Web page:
This concept drawing shows how the Hyperloop concept of pod travel to move people and freight long distances at high speeds.  
 -  Image: Wikimedia Commons/ Camilo Sanchez

This concept drawing shows how the Hyperloop concept of pod travel to move people and freight long distances at high speeds. 

Image: Wikimedia Commons/ Camilo Sanchez

Remember Otzi, the Iceman – the Stone Age mummy found on a mountain between Italy and Austria in 1991? The find was a treasure trove for researchers, giving us our best-ever look at what life was like for humans thousands of years ago.

One of the things scientists have discovered from analyzing the personal items found with Otzi is that he was a trader. He apparently made his living trucking trade goods back and forth across the mountains to various tribes that lived in the area.

And the find shows clearly that trade – and the associated movement of goods over long distances – is a fundamental feature in human civilizations around the world and has been since our earliest days. And, furthermore, trade and the movement of goods, has been a major driver in the adoption of new technology for our entire history.

All of which goes a long way toward explaining the massive tech wave coming at trucking, freight and global logistics today. In Otzi’s time, a long-haul trade route was a hard, weeks-long hump over some very severe mountains – a trip that can be easily made in a less than a day’s drive now. And that drive to trade only grew as human societies flourished. Flash forward a few thousand years, and tenuous trade tentacles were beginning to reach out all around the globe. Archeologists have uncovered Roman coins in Japan, for example, highlighting just how far ancient traders were able to reach with their goods.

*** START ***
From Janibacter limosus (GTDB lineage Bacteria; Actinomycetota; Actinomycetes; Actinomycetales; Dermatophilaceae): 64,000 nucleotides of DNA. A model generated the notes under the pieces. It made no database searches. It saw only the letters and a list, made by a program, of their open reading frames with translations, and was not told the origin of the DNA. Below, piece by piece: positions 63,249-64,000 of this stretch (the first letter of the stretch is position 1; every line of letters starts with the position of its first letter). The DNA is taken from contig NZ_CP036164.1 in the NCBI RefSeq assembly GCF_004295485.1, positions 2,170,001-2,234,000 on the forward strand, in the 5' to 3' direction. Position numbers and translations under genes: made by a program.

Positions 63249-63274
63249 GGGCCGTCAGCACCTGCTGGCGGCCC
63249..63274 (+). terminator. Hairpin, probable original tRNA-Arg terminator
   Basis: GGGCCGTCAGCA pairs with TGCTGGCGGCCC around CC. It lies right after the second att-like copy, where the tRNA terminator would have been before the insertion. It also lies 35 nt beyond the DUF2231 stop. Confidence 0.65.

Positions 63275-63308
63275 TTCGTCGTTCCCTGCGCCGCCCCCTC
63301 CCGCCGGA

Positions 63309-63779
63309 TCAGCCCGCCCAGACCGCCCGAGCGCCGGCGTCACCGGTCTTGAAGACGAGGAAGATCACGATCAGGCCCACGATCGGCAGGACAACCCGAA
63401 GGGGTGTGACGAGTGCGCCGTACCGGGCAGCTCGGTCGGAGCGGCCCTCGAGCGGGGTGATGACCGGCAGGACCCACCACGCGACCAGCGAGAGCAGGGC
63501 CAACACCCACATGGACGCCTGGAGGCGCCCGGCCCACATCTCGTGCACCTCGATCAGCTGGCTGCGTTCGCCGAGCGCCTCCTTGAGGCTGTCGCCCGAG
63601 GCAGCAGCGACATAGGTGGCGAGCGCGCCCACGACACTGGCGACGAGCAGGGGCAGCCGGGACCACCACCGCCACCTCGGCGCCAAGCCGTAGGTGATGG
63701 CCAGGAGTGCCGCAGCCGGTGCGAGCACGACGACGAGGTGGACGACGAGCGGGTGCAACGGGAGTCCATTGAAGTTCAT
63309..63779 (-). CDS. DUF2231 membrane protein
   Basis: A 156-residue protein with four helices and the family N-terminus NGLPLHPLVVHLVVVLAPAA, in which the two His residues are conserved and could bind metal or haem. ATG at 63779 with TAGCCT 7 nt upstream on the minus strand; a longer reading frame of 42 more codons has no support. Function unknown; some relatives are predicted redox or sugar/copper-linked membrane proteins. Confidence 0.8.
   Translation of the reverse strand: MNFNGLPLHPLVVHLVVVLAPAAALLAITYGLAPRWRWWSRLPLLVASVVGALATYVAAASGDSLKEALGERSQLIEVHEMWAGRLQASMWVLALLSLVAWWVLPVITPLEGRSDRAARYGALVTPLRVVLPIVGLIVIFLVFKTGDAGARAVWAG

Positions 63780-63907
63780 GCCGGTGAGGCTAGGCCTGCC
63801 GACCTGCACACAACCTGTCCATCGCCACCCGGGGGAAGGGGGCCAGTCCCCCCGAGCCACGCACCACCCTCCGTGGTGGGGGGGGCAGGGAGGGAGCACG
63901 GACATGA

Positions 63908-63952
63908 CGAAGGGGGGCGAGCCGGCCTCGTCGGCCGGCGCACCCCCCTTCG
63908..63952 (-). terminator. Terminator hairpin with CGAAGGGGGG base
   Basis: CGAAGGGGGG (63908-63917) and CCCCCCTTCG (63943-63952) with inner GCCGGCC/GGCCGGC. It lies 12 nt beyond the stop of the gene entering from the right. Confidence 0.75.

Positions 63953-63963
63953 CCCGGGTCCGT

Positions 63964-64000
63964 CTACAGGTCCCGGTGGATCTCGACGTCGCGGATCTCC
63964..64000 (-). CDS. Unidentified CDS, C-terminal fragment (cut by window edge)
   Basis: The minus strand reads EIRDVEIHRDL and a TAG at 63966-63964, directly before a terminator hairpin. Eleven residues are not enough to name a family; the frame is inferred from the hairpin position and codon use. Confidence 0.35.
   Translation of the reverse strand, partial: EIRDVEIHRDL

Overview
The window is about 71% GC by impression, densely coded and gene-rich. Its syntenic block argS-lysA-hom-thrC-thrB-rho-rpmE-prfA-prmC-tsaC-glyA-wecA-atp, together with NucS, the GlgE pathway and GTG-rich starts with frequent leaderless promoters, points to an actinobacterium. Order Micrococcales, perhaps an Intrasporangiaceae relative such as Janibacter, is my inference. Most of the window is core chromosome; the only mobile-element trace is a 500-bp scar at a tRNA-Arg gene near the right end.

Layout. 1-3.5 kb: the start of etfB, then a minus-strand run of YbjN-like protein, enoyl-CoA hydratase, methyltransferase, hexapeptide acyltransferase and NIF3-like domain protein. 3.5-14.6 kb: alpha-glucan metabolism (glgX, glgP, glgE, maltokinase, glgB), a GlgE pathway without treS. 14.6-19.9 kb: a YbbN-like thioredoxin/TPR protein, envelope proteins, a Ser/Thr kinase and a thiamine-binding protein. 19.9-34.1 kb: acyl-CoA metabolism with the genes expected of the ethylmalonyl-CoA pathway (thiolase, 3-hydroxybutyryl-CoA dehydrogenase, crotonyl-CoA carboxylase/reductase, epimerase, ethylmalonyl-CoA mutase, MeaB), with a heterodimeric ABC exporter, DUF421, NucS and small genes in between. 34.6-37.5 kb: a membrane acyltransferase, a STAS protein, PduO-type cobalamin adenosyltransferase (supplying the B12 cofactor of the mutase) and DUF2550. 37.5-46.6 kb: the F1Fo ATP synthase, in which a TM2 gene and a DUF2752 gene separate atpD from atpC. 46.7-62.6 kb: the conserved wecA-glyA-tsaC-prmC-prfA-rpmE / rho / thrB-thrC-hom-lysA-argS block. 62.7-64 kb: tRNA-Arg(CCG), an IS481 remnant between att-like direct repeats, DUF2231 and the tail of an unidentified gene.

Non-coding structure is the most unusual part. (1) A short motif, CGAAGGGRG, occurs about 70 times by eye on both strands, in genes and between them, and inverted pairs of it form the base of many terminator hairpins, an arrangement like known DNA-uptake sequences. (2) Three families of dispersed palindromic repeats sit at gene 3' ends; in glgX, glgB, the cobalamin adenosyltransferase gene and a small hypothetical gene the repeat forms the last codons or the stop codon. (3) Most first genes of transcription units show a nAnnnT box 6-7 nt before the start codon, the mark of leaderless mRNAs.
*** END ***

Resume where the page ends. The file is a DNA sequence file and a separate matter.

But never before in our history has there been such a massive push for faster, more efficient trade and transportation. That’s because nations – and individuals – prosper by trading. So, if you think about it, a great deal of our technological advances over many millennia have been related to finding faster and more efficient ways to trade. It’s funny to think about it now, but there was a time when a simple rucksack or backpack was a major technological leap forward in logistics. Trade drove the development of sailing ships and pushed explorers to venture out farther and farther afield looking for new partners and goods. And trade definitely drove the growth automobiles and our roads and highway network.

We’re still looking for new and better ways to move goods. Which is why you’re hearing a lot of talk about the concept of the Hyperloop today. It’s kind of an odd name for a new transportation technology – and one that isn’t really self-descriptive, in my opinion. In reality, however, the concept is a fairly simple one.

The concept of humans being shot around future cities in clear tubes has been a comedic trope at least as far back as The Jetsons in the 1960s – and more recently in Futurama. And that’s the concept of the Hyperloop in a nutshell.

Hyperloop developers are proposing a network of large, tubes – sort of like a massively over-sized oil pipeline – that would crisscross the country and -- one day -- the entire planet.